This week will be harder fo sho! It could very well be any Chinese restaurant inΒ the world state. Props in advance to those who name every single Chinese Restaurant they can think of… one guess per post of course! πŸ˜›

Hurr we goooo!

Where In Hawaii is Edward Sugimoto? - June 24, 2009
Where In Hawaii is Edward Sugimoto? – June 24, 2009

Hint: A Chinese Restaurant somewhere in Hawaii! 8)


Da “Where In Hawaii” Winnahz Circle!

Happy Hump Day Where In Hawaii Wednesday y’all. πŸ™‚ Shooooots!

Where In Hawaii is Edward Sugimoto? – June 17, 2009

June 17, 2009

Scott was da big winnah last week for his Yard House guess. Props to Scotty2Hotty for making his first victory one with a beer-related pic. πŸ˜›

This week, we’re going F.B.I. again. It’s gonna be an easy one so no hints for you bah. That is all.

Hurr we goooo!

Where In Hawaii is Edward Sugimoto? - June 17, 2009
Where In Hawaii is Edward Sugimoto? – June 17, 2009

Hint: Dream on!


Da “Where In Hawaii” Winnahz Circle!

Happy Hump DayWhere In Hawaii Wednesday y’all. πŸ™‚ Shooooots!

We Do It Big Island Style

October 1, 2007
 Part I  | Part II

When you think “island style,” you think Hawaii and our innate, laid back way of life. After two recent trips to the Big Island of Hawaii, I quickly discovered that we ain’t got nuthin’ on ’em. This here is true, island style living and I’m about to show how you too, can roll John Cruz style… brah.

Thanks to a friend at go! Airlines, we were able to get an awesome deal on airfare, which also gave us the unique experience of boarding an airplane from the tarmac. Silly Jetway. Who needs ’em? True island stylers get it going from the ground yo.

Boarding go! Airlines to Kona, Hawaii
Boarding go! Airlines to Kona, Hawaii

Island Style Tip (IST) #1: Know someone who works for the airlines or shop around for the best price.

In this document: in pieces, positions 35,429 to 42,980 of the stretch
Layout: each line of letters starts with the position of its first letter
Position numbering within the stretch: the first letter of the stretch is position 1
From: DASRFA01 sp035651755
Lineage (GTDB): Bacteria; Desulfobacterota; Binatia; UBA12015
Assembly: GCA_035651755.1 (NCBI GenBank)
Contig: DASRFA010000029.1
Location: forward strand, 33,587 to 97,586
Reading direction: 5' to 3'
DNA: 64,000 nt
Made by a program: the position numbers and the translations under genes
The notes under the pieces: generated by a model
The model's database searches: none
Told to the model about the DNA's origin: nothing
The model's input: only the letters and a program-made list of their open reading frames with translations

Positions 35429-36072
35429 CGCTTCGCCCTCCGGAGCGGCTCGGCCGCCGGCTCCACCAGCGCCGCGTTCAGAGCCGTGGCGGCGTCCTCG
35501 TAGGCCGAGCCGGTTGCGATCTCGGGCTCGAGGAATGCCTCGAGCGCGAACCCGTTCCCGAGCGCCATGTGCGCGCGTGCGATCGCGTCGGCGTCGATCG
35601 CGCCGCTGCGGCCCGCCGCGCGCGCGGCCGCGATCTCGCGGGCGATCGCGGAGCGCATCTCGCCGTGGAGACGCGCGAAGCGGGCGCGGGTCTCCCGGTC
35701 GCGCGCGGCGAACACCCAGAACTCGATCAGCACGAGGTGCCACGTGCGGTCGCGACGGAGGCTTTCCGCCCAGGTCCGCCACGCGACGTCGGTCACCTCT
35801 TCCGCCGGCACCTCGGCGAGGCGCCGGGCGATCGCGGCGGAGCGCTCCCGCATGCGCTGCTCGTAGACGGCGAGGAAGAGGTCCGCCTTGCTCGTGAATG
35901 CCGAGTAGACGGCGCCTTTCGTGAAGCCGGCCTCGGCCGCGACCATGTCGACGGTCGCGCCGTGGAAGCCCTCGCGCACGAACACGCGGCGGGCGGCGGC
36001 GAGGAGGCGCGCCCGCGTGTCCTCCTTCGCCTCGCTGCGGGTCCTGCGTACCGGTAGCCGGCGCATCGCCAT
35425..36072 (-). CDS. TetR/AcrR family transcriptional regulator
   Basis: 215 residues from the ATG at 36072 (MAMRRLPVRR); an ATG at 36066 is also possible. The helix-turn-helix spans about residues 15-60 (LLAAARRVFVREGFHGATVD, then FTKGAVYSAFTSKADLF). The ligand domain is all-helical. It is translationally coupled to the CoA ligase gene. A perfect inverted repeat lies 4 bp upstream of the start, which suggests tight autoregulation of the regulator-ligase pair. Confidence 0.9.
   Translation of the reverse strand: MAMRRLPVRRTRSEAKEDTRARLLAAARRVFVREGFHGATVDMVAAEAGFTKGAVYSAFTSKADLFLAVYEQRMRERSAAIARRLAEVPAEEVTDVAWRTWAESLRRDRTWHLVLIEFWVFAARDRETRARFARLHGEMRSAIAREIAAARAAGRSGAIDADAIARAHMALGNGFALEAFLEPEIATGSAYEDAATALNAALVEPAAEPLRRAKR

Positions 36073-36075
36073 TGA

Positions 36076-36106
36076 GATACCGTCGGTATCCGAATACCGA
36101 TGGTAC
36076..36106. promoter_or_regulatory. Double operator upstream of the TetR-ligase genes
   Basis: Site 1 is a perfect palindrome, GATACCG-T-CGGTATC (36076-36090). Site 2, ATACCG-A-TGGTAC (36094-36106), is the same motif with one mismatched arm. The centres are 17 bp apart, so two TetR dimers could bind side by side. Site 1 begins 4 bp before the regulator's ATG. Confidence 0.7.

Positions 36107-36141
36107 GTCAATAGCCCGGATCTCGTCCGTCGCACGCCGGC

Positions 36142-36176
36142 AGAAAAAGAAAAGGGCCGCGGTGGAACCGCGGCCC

go! Airlines’ fares are regularly at $39, which forces the other carriers to offer competitive prices, which is good for us consumers. Another trait of island style living is finding good deals. Your options are as follows:

Living island style is also who you know. Luckily for us, we also have a friend in the hotel industry, so we were able to get great accommodations at a great hotel for a great price.

(IST #2): Know someone who works at Hilton or stay at the Hilton Waikoloa Village to take advantage of an entire day of frolicking in the sun for free/cheap.

Hilton Waikoloa Village sign
Hilton Waikoloa Village sign

Just a short, 20 minute drive from Kona International Airport at Keahole, this huge, 62 acre oceanfront property has much to do and much to see. First thing’s first, let’s drop our bags off at our room.

After checking in, you’re led towards (neat thing #1) an air-conditioned tram which takes you to your hotel.

Air-Conditioned Tram
Air-Conditioned Tram

Once we drop off our bags, we’ll get on board (neat thing #2) the mahogany canal boats to tour the rest of the property.

Mahogany Canal Boats
Mahogany Canal Boats

Our first stop was the Grand Staircase (you may start to recognize elements of this property as the place where Dog the Bounty Hunter got married).

Grand Staircase
Grand Staircase

From here, you can look at the beautiful view across the Lagoon or catch a glimpse of a turtle or two in the Lagoon itself.

Turtle in the Lagoon
Turtle in the Lagoon

From there, we worked our way around the Lagoon, through/behind the mini, manmade waterfall, and towards the Dolphin Learning Center.

Walking through/behind the waterfall
Walking through/behind the waterfall

Dolphin Learning Center
Dolphin Learning Center

Since our stay was brief, we decided to pass on the Dolphin Learning Center (for more information on Dolphin Quest, click here) and have our fun in the Lagoon.

Editor’s note: the real reason we passed on DolphinQuest was because of a cheap/grumpy tour guide πŸ˜› but this leads us to IST#3: